Monterey Bay Aquarium Research Institute
2013 midwater ecology cruise

Day 5 – Let's descend fast to the bottom – wait, no STOP!
March 26, 2013

Today, our dive site was the deep Midwater Respirometry System (MRS) site again. Each morning we start our dives at 6:30 a.m., which means the ROV pilots are prepping for the dive before 6:00 a.m. This morning, we started descending quickly to a depth of 2,700 meters (8,800 feet). This poses a conundrum for us because we want to get to depth quickly, but we also want to see all of the cool things along the way. It is a delicate balance between going too fast to see anything of interest and going just fast enough that when we see something interesting, the pilots can stop the ROV before the animal is long gone.

Today, we must have hit the sweet spot in our descent speed because at 1,700 meters (5,500 feet), Bruce Robison (at the science camera) spotted a large squid, Gonatus sp. brooding an egg sack. The pilots were able to stop the descending vehicle in time to watch this amazing find. This reproductive strategy was first described in 2005 by MBARI midwater scientists. It was the first squid described to brood eggs.

Shallow-water squids lay their eggs on the seafloor, but since mesopelagic squids spend their entire life in the water column and there is no substrate where they could lay eggs, some species, like Gonatus onyx, encase their eggs in a gelatinous material that allows them to carry thousands of eggs in their arms. Since that research was published, we have seen a few more brooding Gonatus sp., and another species, Bathyteuthis berryi brooding eggs. It is possible that many other mesopelagic squids brood their eggs, but these are the only two genera that we've observed brooding eggs in MBARI's 25 years of ROV exploration.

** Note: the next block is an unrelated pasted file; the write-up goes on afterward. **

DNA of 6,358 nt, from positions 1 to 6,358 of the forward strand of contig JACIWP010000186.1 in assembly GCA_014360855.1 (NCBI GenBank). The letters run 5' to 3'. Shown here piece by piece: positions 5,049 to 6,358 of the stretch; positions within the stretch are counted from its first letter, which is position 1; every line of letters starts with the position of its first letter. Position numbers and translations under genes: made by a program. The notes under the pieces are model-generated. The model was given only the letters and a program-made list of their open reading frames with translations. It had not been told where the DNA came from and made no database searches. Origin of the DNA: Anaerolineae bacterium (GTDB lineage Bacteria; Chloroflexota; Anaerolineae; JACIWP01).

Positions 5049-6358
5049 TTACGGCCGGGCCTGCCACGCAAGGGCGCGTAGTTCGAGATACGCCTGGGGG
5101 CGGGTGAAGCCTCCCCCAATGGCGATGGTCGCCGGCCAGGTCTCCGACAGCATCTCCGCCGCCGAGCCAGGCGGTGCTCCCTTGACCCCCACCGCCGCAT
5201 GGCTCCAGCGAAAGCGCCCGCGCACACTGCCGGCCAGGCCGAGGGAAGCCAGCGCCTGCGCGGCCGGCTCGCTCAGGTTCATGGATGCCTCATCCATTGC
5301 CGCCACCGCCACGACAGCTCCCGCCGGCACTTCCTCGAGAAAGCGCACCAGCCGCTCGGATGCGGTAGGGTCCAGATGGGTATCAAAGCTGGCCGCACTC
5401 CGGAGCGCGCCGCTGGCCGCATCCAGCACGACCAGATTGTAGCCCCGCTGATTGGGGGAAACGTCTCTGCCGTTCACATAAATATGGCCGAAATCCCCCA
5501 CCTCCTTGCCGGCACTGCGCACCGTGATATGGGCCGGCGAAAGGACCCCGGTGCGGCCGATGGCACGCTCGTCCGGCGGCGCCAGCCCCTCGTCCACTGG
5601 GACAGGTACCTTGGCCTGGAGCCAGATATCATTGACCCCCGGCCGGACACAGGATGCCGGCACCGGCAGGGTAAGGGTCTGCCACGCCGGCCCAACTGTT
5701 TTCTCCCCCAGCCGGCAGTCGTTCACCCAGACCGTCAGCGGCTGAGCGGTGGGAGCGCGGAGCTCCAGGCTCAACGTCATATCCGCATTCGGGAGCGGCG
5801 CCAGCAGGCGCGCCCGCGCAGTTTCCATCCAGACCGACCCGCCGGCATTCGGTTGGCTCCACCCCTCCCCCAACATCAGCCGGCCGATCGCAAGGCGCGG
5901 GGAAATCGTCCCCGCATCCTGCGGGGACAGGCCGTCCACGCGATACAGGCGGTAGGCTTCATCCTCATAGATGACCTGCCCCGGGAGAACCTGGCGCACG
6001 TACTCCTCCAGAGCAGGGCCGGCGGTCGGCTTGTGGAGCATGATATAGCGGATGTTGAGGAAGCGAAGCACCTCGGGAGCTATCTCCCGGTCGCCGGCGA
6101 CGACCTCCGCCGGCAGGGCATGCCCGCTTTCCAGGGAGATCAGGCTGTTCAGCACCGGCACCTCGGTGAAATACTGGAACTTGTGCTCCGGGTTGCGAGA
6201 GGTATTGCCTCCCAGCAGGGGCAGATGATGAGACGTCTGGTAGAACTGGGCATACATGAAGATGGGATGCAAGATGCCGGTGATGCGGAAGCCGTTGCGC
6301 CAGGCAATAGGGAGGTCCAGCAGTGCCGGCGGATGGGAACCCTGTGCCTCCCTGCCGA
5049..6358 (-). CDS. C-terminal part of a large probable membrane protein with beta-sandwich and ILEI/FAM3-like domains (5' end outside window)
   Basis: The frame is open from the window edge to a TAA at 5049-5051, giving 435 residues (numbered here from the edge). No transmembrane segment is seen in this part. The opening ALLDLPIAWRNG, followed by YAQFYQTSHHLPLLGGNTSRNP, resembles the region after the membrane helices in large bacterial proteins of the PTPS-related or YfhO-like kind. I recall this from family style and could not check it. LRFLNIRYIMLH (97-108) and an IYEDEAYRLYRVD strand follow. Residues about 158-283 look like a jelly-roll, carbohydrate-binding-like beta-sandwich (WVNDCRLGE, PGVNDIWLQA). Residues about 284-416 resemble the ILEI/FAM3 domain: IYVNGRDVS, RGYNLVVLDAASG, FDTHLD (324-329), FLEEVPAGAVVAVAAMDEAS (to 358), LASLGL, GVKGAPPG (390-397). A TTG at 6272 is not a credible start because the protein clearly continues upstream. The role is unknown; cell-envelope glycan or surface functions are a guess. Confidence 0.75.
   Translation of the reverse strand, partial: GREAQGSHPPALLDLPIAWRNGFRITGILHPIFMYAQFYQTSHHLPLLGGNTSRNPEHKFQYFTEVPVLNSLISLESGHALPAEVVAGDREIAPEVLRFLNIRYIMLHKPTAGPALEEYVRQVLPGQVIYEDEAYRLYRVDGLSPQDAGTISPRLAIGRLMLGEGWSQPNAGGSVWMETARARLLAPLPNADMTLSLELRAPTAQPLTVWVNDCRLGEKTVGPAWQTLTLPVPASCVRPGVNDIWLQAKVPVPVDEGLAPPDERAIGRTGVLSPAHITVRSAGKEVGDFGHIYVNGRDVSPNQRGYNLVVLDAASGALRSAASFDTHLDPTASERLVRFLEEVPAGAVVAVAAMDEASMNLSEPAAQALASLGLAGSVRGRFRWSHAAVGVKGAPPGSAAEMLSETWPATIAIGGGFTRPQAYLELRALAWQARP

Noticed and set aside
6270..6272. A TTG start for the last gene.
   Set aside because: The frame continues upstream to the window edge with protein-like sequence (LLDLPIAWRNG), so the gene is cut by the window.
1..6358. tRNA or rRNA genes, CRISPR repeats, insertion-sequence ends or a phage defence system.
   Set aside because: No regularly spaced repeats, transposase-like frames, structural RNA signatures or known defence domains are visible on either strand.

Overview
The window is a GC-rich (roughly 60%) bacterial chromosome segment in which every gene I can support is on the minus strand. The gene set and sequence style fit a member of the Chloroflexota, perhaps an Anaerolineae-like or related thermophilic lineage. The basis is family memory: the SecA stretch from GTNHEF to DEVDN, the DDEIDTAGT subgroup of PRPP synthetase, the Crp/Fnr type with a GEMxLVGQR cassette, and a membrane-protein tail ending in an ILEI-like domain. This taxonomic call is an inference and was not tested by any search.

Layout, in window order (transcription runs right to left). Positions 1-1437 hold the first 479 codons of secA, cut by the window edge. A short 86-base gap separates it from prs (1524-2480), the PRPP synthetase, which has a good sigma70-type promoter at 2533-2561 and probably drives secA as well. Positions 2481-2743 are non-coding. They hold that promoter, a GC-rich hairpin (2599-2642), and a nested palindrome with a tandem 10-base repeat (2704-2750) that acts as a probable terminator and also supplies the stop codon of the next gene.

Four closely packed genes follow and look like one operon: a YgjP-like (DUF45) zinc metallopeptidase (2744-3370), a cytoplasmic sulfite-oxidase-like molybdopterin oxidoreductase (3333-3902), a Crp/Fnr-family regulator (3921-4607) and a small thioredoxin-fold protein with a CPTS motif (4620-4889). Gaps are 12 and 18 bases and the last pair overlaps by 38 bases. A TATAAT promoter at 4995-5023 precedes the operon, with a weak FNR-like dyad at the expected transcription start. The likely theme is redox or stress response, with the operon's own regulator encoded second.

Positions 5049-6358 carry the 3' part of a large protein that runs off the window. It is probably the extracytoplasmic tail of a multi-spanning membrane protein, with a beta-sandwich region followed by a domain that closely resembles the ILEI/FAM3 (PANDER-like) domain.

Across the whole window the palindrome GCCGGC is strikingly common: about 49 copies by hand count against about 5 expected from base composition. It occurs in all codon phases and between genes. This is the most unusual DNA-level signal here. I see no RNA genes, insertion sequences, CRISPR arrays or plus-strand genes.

This brooding Gonatus sp. is holding thousands of eggs in an eggcase in her arms.

After observing the brooding Gonatus sp. for quite a few minutes and getting some great video, we continued descending at our fast pace. Within minutes, we yelled "STOP" again and the pilots were able to stop in time for us to observe another rare animal in the midwater. We call it the "Mystery Mollusc" because when the midwater lab first observed it years ago, they didn't even know what group it belonged to. Bruce Robison has since been working on describing it and has discovered that it is a mollusc, closely related to snails! We watched this animal and collected it so that Bruce can use this specimen to answer a few more outstanding questions before he publishes the description and gives our mystery a name!